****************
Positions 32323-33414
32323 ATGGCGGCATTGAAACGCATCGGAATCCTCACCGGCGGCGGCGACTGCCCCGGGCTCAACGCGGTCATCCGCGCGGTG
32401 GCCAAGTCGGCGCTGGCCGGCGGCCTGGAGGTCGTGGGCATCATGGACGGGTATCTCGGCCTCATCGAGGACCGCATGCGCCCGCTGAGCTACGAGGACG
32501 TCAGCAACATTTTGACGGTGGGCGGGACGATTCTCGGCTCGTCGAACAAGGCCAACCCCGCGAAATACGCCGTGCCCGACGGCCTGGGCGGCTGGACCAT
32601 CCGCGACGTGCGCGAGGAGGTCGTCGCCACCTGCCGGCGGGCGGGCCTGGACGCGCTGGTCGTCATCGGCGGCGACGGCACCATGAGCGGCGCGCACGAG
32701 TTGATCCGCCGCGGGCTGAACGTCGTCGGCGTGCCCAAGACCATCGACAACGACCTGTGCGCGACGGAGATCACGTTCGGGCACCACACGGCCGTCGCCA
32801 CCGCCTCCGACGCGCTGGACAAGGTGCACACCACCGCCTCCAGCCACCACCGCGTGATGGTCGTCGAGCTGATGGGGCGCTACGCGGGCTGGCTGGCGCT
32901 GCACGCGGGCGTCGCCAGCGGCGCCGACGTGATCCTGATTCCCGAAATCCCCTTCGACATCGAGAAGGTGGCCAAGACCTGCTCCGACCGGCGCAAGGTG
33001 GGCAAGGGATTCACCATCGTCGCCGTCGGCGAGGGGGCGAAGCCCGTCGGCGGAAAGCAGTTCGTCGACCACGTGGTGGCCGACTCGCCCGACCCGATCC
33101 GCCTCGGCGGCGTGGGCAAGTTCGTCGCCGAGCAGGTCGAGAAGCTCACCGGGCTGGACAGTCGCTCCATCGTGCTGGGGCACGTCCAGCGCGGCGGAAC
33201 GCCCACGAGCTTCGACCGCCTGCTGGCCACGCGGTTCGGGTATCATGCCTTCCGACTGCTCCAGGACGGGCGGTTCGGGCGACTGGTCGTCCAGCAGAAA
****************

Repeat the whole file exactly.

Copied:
Positions 32323-33414
32323 ATGGCGGCATTGAAACGCATCGGAATCCTCACCGGCGGCGGCGACTGCCCCGGGCTCAACGCGGTCATCCGCGCGGTG
32401 GCCAAGTCGGCGCTGGCCGGCGGCCTGGAGGTCGTGGGCATCATGGACGGGTATCTCGGCCTCATCGAGGACCGCATGCGCCCGCTGAGCTACGAGGACG
32501 TCAGCAACATTTTGACGGTGGGCGGGACGATTCTCGGCTCGTCGAACAAGGCCAACCCCGCGAAATACGCCGTGCCCGACGGCCTGGGCGGCTGGACCAT
32601 CCGCGACGTGCGCGAGGAGGTCGTCGCCACCTGCCGGCGGGCGGGCCTGGACGCGCTGGTCGTCATCGGCGGCGACGGCACCATGAGCGGCGCGCACGAG
32701 TTGATCCGCCGCGGGCTGAACGTCGTCGGCGTGCCCAAGACCATCGACAACGACCTGTGCGCGACGGAGATCACGTTCGGGCACCACACGGCCGTCGCCA
32801 CCGCCTCCGACGCGCTGGACAAGGTGCACACCACCGCCTCCAGCCACCACCGCGTGATGGTCGTCGAGCTGATGGGGCGCTACGCGGGCTGGCTGGCGCT
32901 GCACGCGGGCGTCGCCAGCGGCGCCGACGTGATCCTGATTCCCGAAATCCCCTTCGACATCGAGAAGGTGGCCAAGACCTGCTCCGACCGGCGCAAGGTG
33001 GGCAAGGGATTCACCATCGTCGCCGTCGGCGAGGGGGCGAAGCCCGTCGGCGGAAAGCAGTTCGTCGACCACGTGGTGGCCGACTCGCCCGACCCGATCC
33101 GCCTCGGCGGCGTGGGCAAGTTCGTCGCCGAGCAGGTCGAGAAGCTCACCGGGCTGGACAGTCGCTCCATCGTGCTGGGGCACGTCCAGCGCGGCGGAAC
33201 GCCCACGAGCTTCGACCGCCTGCTGGCCACGCGGTTCGGGTATCATGCCTTCCGACTGCTCCAGGACGGGCGGTTCGGGCGACTGGTCGTCCAGCAGAAA